Getting Custody of Your Child in Utah

Every good parent wants the best for their child, which is why child custody cases are so contentious. These cases are often emotional and can be difficult on both the parents and children involved.

Here at the Alder Law Group, we understand why you’re fighting for custody of your child and we are here to help you every step of the way. We can help make this process as simple as possible and avoid conflict as much as possible.

Before you give us a call for our family law services, take a moment to learn how you can get custody of your child in Utah. This knowledge will help you understand how the process will proceed.

Filing a Motion

The first step in getting custody of your child in Utah is to file a motion. This can often be the result of a divorce and will be passed through to a Utah Juvenile Court in your area.

If both parents are in agreement about the conditions of the child’s custody, then they may file a motion together. This will take much of the contention out of these cases and the outcome will be resolved much quicker.

If the parents are in disagreement, however, then each parent will submit their own custody plan. The court will look over both plans and look into what is in the best interest of the child.

The Child’s Best Interest

Regardless of your personal feelings, the court will look at your situation from the most logical point of view possible. The decision of who gets custody and which type of custody is granted will focus on what the court determines to be in the child’s best interest.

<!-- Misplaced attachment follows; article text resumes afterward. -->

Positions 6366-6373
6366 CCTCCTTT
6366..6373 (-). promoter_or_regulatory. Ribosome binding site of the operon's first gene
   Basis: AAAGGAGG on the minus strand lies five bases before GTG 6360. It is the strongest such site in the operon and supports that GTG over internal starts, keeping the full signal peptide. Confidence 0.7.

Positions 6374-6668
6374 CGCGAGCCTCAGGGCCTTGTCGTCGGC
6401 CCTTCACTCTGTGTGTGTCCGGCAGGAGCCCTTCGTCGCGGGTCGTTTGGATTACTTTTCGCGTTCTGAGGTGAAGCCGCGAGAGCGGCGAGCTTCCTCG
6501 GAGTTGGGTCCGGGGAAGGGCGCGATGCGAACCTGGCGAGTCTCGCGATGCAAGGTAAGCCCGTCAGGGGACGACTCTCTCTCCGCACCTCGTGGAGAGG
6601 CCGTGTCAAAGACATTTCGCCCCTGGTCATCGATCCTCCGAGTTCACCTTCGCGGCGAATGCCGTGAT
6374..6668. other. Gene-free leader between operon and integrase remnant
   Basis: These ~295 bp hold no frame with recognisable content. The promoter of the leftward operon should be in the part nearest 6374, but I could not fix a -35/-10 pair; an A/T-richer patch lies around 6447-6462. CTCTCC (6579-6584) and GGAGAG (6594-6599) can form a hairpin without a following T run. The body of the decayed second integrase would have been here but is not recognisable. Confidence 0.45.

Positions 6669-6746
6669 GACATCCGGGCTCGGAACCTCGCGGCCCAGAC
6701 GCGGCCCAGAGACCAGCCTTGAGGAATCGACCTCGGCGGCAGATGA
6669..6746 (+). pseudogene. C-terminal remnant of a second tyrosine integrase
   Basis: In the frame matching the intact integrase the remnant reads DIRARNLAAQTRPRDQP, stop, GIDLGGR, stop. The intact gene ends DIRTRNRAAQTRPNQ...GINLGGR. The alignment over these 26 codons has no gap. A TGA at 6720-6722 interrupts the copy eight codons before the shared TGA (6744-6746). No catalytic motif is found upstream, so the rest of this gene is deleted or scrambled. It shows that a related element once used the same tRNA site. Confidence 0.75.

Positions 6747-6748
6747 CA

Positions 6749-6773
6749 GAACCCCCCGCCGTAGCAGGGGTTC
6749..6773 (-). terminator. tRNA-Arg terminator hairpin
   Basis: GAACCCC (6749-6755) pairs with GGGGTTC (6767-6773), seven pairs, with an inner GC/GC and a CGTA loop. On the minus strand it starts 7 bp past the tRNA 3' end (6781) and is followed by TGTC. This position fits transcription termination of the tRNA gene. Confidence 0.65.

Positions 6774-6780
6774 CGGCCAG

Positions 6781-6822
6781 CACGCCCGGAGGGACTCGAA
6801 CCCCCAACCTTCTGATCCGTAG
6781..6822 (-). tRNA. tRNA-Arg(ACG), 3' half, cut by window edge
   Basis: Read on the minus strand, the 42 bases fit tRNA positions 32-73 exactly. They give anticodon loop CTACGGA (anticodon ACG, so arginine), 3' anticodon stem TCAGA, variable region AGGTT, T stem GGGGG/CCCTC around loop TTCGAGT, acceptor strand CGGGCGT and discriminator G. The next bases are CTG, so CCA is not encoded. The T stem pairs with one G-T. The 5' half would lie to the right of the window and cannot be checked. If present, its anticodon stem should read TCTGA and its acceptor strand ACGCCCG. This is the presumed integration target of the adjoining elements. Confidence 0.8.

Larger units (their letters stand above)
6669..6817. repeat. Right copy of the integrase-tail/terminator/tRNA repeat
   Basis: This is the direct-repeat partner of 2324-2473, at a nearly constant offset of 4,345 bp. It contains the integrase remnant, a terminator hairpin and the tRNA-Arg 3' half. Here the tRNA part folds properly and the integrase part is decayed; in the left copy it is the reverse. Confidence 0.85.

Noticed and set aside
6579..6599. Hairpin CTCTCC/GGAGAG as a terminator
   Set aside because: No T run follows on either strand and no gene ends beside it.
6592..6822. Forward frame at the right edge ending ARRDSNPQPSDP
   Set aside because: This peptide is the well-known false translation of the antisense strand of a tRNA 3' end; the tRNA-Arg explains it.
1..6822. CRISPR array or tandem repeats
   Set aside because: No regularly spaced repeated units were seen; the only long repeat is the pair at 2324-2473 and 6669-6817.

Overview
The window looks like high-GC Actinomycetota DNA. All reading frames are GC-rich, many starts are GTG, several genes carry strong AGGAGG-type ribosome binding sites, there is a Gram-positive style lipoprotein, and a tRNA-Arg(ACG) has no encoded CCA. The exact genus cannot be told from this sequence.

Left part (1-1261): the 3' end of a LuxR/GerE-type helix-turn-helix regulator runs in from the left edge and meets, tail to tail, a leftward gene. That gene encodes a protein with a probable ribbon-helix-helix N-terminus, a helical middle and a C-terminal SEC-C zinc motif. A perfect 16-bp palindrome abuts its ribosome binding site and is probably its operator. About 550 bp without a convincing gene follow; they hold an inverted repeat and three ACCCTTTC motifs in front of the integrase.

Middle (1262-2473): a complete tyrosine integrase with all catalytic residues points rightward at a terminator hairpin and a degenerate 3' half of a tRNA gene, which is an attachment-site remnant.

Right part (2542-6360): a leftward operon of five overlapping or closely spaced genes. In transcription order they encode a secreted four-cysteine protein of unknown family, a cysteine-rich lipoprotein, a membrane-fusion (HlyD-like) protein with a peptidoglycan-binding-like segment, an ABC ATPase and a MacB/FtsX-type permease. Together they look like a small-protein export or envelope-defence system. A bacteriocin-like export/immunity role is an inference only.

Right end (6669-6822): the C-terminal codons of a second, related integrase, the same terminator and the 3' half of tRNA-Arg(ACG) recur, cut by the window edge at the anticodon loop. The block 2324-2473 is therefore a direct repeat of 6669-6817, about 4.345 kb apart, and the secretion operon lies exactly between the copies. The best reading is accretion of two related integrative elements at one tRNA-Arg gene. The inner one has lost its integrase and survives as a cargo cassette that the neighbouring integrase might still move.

This may seem a bit vague, but this is meant to be fairly open ended since no situation is identical to another. The court will determine the best interest by investigating both parental parties and conducting relevant research. Some things the court might look into are:

  • Evaluations: Often times, the court will order medical, psychological, and psychiatric evaluations to be performed on both the parents and the child or children.
  • Financial Situations: Financial situations may not matter as much as the evaluations, however, it can sway the court’s decision. A parent’s ability to provide for their child is important in the court’s eyes.
  • Prior Conduct: Any prior convictions, misdemeanors, or felonies could also have an impact on what the court deems to be in the best interest of the child.
  • Family Relations: Family is another important aspect that courts consider, especially in Utah. Family assistance and presence can influence the decision.
  • Parental Character: The way you hold yourself in court and the level of respect you give the judge is also crucial to getting custody of your child. This also has a connection to your prior conduct.

Get Custody with the Alder Law Group

If you are in the midst of a custody dispute or are considering filing a motion, you will need an expert legal team on your side. You can contact the Alder Law Group here, or call us at 801.463.2600.